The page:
Tighter border controls to cost Netherlands 9 billion euros
The tighter border controls in Europe as a result of the refugee crisis, is bad for the economy. By 2020 this will cost the Netherlands 9 billion euros, equal to a 1.3 percent fall of gross domestic product, according to calculations by the Central Planning Bureau, NU reports.
The reintroduction of border controls in the Schengen countries means longer waiting times and more expensive trade because trade routes are being limited. By 2020 this will cost Europe 110 billion euros.
The average GDP loss in Europe is 0.7 percent. The Netherlands is facing a higher loss because of its open economy and heavy dependence on foreign trade.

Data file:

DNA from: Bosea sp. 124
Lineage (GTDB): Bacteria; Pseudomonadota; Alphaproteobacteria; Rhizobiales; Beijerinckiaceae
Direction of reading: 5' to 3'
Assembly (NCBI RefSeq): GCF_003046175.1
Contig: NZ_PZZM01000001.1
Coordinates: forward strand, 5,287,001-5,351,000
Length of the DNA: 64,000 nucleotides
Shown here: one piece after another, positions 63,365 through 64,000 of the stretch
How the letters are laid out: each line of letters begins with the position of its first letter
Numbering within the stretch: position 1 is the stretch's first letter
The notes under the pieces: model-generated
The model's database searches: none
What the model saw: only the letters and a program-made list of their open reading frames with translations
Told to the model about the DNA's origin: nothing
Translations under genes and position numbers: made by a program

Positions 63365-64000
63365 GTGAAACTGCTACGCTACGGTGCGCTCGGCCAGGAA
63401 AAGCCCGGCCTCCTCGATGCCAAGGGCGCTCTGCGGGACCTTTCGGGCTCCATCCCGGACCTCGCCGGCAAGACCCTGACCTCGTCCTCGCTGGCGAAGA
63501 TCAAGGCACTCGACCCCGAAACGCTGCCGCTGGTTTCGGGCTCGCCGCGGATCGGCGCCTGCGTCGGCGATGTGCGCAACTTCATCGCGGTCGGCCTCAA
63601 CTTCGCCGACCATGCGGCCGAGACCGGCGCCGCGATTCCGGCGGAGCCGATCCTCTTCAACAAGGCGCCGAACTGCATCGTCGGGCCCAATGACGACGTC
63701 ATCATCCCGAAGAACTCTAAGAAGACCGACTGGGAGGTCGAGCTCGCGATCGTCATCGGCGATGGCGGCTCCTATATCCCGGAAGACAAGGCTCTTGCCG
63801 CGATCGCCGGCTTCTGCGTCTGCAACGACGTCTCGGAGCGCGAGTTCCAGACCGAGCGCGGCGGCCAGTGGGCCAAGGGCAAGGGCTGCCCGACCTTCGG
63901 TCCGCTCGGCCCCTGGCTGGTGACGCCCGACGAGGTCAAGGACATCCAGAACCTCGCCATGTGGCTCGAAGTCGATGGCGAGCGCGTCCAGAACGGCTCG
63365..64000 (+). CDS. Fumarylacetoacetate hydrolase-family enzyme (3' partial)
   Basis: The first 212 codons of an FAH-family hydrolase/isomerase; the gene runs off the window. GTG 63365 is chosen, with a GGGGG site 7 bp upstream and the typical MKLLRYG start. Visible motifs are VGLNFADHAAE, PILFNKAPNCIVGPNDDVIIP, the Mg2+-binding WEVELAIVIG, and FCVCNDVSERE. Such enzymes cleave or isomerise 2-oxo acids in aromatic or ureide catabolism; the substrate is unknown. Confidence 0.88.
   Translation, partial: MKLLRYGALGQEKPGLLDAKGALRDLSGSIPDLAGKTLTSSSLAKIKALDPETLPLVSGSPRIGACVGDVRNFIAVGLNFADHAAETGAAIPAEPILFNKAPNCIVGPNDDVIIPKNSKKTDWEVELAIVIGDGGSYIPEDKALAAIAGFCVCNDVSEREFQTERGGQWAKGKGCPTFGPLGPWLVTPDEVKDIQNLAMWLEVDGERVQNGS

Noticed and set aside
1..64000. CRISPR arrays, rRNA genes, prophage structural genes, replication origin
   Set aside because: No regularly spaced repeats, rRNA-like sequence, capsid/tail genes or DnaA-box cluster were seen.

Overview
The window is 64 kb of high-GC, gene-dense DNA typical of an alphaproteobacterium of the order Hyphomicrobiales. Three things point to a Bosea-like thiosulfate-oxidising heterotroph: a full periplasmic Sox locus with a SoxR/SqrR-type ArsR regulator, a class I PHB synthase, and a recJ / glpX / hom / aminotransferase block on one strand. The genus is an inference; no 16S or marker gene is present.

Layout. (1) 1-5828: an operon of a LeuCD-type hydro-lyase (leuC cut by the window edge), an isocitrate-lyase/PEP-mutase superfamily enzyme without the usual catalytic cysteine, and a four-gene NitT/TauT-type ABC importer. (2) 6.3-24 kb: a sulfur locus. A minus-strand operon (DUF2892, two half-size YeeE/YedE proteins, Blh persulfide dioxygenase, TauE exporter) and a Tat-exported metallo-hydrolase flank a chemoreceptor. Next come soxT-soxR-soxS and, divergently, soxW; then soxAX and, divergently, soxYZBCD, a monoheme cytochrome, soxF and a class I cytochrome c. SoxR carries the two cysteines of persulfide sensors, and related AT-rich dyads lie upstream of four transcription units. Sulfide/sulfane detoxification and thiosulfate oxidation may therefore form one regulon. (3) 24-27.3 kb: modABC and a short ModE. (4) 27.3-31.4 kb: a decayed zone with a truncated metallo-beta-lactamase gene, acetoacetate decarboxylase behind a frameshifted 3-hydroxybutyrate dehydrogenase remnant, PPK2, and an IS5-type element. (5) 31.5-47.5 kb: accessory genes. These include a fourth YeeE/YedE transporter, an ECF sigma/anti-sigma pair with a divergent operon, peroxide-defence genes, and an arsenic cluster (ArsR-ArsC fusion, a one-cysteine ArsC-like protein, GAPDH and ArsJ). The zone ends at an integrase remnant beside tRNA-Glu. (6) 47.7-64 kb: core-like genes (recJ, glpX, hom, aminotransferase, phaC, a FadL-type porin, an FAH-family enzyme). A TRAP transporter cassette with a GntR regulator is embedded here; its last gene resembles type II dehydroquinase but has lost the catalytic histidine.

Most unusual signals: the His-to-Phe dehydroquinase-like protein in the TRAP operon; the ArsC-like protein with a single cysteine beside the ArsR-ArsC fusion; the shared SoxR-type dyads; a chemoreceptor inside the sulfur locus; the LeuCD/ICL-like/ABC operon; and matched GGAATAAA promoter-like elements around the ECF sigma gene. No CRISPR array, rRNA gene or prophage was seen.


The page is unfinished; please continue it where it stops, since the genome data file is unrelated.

The CPB also expects the border controls to affect tourism, shopping in border areas and commuting between work and home.
The Schengen agreement was made in 1985, allowing free movement within the EU. But sine the massive influx of asylum seekers to Europe, this agreement is under pressure. An increasing number of countries, including the Netherlands, are tightening patrols on borders. Germany and France even reintroduced border checks.